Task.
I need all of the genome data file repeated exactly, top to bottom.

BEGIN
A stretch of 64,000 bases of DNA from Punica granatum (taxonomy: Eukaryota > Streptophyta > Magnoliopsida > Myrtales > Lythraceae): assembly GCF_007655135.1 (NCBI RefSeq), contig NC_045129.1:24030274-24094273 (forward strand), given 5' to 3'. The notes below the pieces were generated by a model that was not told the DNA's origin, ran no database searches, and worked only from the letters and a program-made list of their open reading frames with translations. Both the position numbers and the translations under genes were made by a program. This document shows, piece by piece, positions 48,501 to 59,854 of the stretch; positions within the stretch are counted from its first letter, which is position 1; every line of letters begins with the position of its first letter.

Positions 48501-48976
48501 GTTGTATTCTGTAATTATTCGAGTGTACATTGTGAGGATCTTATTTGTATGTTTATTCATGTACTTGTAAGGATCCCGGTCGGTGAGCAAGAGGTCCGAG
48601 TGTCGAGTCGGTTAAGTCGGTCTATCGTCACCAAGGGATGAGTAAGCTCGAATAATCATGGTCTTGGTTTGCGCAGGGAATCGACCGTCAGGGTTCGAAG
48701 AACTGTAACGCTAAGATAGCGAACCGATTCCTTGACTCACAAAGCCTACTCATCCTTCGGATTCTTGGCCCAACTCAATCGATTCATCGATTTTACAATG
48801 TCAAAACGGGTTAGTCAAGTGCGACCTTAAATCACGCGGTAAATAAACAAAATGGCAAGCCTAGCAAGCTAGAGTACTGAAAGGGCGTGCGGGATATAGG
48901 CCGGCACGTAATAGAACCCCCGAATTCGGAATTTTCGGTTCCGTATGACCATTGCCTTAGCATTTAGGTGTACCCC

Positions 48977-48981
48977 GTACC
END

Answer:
A stretch of 64,000 bases of DNA from Punica granatum (taxonomy: Eukaryota > Streptophyta > Magnoliopsida > Myrtales > Lythraceae): assembly GCF_007655135.1 (NCBI RefSeq), contig NC_045129.1:24030274-24094273 (forward strand), given 5' to 3'. The notes below the pieces were generated by a model that was not told the DNA's origin, ran no database searches, and worked only from the letters and a program-made list of their open reading frames with translations. Both the position numbers and the translations under genes were made by a program. This document shows, piece by piece, positions 48,501 to 59,854 of the stretch; positions within the stretch are counted from its first letter, which is position 1; every line of letters begins with the position of its first letter.

Positions 48501-48976
48501 GTTGTATTCTGTAATTATTCGAGTGTACATTGTGAGGATCTTATTTGTATGTTTATTCATGTACTTGTAAGGATCCCGGTCGGTGAGCAAGAGGTCCGAG
48601 TGTCGAGTCGGTTAAGTCGGTCTATCGTCACCAAGGGATGAGTAAGCTCGAATAATCATGGTCTTGGTTTGCGCAGGGAATCGACCGTCAGGGTTCGAAG
48701 AACTGTAACGCTAAGATAGCGAACCGATTCCTTGACTCACAAAGCCTACTCATCCTTCGGATTCTTGGCCCAACTCAATCGATTCATCGATTTTACAATG
48801 TCAAAACGGGTTAGTCAAGTGCGACCTTAAATCACGCGGTAAATAAACAAAATGGCAAGCCTAGCAAGCTAGAGTACTGAAAGGGCGTGCGGGATATAGG
48901 CCGGCACGTAATAGAACCCCCGAATTCGGAATTTTCGGTTCCGTATGACCATTGCCTTAGCATTTAGGTGTACCCC

Positions 48977-48981
48977 GTACC